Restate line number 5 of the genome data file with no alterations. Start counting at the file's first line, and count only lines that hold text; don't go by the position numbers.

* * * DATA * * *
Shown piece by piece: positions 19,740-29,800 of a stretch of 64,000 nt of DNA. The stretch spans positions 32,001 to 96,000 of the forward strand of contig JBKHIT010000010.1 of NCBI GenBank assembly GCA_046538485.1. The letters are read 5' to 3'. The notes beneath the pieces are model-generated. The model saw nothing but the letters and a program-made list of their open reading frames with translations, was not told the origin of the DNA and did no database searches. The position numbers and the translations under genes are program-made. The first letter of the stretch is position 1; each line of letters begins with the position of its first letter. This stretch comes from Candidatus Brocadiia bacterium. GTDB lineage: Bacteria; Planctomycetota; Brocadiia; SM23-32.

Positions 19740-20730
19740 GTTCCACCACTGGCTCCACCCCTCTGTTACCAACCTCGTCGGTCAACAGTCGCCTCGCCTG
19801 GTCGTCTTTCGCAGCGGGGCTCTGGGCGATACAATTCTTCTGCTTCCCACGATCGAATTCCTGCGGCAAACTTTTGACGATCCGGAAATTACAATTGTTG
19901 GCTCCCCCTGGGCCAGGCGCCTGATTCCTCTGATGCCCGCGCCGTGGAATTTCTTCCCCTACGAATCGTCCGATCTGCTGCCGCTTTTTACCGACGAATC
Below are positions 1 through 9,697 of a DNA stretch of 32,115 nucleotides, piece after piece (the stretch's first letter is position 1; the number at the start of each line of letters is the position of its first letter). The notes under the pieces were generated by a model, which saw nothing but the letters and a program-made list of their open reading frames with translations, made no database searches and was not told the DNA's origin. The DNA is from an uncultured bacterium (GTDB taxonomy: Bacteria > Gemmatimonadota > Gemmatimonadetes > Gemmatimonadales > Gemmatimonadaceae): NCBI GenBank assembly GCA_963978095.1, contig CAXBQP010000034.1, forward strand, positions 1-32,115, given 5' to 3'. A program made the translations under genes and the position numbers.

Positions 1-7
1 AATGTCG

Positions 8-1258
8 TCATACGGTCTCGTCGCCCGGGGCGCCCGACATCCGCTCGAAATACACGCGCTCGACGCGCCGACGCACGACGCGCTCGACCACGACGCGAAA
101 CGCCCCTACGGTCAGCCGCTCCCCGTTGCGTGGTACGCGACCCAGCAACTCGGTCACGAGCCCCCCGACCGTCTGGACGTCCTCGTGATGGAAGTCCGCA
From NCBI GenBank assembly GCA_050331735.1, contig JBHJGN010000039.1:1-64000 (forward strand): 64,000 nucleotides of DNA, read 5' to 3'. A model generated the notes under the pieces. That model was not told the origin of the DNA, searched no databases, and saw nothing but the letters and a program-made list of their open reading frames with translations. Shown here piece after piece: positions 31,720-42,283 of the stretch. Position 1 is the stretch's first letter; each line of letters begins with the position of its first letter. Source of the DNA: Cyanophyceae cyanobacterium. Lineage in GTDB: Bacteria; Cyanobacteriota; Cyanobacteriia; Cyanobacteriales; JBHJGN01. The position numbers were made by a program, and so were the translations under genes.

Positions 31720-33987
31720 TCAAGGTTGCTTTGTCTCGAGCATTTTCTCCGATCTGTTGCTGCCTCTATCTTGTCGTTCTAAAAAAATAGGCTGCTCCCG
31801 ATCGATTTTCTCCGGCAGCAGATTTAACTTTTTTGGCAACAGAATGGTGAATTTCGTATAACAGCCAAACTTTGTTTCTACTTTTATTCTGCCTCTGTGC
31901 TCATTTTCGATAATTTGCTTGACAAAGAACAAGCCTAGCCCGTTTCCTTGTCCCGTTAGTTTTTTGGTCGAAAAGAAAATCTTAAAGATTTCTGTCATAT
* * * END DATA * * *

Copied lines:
19901 GCTCCCCCTGGGCCAGGCGCCTGATTCCTCTGATGCCCGCGCCGTGGAATTTCTTCCCCTACGAATCGTCCGATCTGCTGCCGCTTTTTACCGACGAATC